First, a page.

If you have used CoinHako the past few days, you may have realized that we posted a notice about the congestion on the Bitcoin network.
If you have made a transaction in Bitcoin, you would realize that it has taken longer and longer to send your bitcoins to your recipient.
In the past, your transaction might have been accepted in a block within 10 minutes, and your recipient can spend the bitcoins after a pre-determined number of confirmations set by his/her wallet.
If you have tried to make transactions recently, you may realize that it can take up to a few hours before your transaction is accepted.
This post explains what the block size limit is and how it affects you.
What is Block Size?
In Bitcoin, there is an upper limit on the size of a block. Each block contains past transactions, and other data. Bitcoin has a block size limit is set to be 1MB, to prevent spamming on the network. This can accommodate around 2000 transactions.
However, due to Bitcoin’s growing popularity, there has been a growth in the number of transactions made on the Bitcoin blockchain. The quota of transactions on the blockchain has been rapidly filling up, and this means that there is are more unconfirmed transactions piling up in the mempool. This results in longer transaction time for users.
Bitcoin’s blocks are quickly getting filled up.
Without a solution to blockchain congestion problem, transactions on the blockchain will continue to be delayed.
To quicken transfer, users can pay miners higher transaction fees to be included in a block sooner. However, this has created bidding war for transaction fees.
Neither of this is good for Bitcoin’s users.
This has been identified to be an imminent problem since 2015, and most agree that there needs to be some way to increase the number of transactions on the network. However, there is no consensus on how this increase should be achieved.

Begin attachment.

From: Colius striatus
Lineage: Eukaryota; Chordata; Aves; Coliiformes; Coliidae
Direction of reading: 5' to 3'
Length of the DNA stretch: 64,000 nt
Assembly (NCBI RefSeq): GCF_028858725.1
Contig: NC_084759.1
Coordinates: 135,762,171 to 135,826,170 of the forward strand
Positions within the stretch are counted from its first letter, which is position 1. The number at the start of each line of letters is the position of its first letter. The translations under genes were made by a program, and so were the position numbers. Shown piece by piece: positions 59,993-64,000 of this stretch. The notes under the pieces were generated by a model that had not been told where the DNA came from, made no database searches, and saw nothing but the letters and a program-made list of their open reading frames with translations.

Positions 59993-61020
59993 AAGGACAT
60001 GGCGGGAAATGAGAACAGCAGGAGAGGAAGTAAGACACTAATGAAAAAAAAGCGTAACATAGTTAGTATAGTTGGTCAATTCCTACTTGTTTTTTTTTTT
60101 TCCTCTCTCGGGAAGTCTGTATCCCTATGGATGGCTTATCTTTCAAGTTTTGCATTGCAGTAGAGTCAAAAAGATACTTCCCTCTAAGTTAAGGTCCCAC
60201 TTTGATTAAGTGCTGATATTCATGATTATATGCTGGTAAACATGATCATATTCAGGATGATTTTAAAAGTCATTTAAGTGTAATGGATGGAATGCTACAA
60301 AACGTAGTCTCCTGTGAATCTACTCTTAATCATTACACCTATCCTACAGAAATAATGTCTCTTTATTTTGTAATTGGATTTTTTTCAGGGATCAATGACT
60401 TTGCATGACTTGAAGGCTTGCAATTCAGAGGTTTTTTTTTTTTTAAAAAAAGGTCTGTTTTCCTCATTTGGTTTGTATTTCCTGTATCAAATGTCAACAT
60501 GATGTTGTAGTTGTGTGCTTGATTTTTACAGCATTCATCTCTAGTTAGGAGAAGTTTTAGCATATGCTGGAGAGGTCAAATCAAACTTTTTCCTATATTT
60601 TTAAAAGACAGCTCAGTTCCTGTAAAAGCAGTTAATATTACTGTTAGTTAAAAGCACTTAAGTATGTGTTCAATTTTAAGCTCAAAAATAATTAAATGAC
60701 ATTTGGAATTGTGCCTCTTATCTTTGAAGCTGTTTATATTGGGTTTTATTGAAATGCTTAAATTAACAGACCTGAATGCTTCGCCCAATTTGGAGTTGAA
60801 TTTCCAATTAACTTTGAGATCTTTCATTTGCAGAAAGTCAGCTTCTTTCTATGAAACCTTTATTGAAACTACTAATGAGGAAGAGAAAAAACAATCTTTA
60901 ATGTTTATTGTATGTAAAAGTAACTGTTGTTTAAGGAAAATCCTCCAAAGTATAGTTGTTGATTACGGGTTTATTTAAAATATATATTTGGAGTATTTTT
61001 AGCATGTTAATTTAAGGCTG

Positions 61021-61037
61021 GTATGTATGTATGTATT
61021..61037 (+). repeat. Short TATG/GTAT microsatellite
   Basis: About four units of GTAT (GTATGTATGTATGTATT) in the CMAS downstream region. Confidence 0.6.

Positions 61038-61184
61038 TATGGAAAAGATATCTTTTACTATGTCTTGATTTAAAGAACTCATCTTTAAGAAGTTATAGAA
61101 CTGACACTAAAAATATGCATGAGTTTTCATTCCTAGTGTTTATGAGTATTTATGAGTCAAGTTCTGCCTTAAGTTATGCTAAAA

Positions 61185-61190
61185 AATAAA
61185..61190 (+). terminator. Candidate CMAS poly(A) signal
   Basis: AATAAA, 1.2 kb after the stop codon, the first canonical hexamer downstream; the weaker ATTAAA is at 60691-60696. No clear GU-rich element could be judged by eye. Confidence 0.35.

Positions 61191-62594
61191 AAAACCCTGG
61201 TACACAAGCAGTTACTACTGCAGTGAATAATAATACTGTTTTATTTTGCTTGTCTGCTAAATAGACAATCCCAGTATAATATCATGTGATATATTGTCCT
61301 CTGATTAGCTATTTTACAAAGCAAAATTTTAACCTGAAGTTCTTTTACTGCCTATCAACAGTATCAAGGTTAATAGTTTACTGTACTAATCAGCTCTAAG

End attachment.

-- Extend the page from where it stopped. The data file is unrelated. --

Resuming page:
What is the controversy?
It is obvious that there should be methods to increase the capacity for transactions, but how to implement this solution is not obvious.
There mainly 3 ways: Hard fork, off-blockchain transactions (such as Lightning) and SegWit.
Since 2015, there has been the debate about what the best way to scale is. So far, it has only led to a stalemate over the best way to implement it.
Who are the players in this?** **
The Bitcoin miners keep the record of all the transactions, and they are the ones who are discussing and trying to agree upon the best way to implement a larger block. They are ultimately the ones who decide which implementation to adopt.
The Bitcoin Core developers are the ones who maintain the Bitcoin nodes run by a majority of miners.
Bitcoin Classic is another team of developers, which most notably includes former Bitcoin Core developer and early Bitcoin adopter Gavin Andresen, and Mike Hearn, who famously declared that Bitcoin was a failed experiment.
There are also other developers trying to come up with alternative solutions to the problem.
Why can’t we just increase the block size?
Increasing the block size requires coordination of various bitcoin miners, as this is a change that requires a hard fork. This means that the miners must agree on the solution and act in unison, or it is likely that there will be 2 separate forks.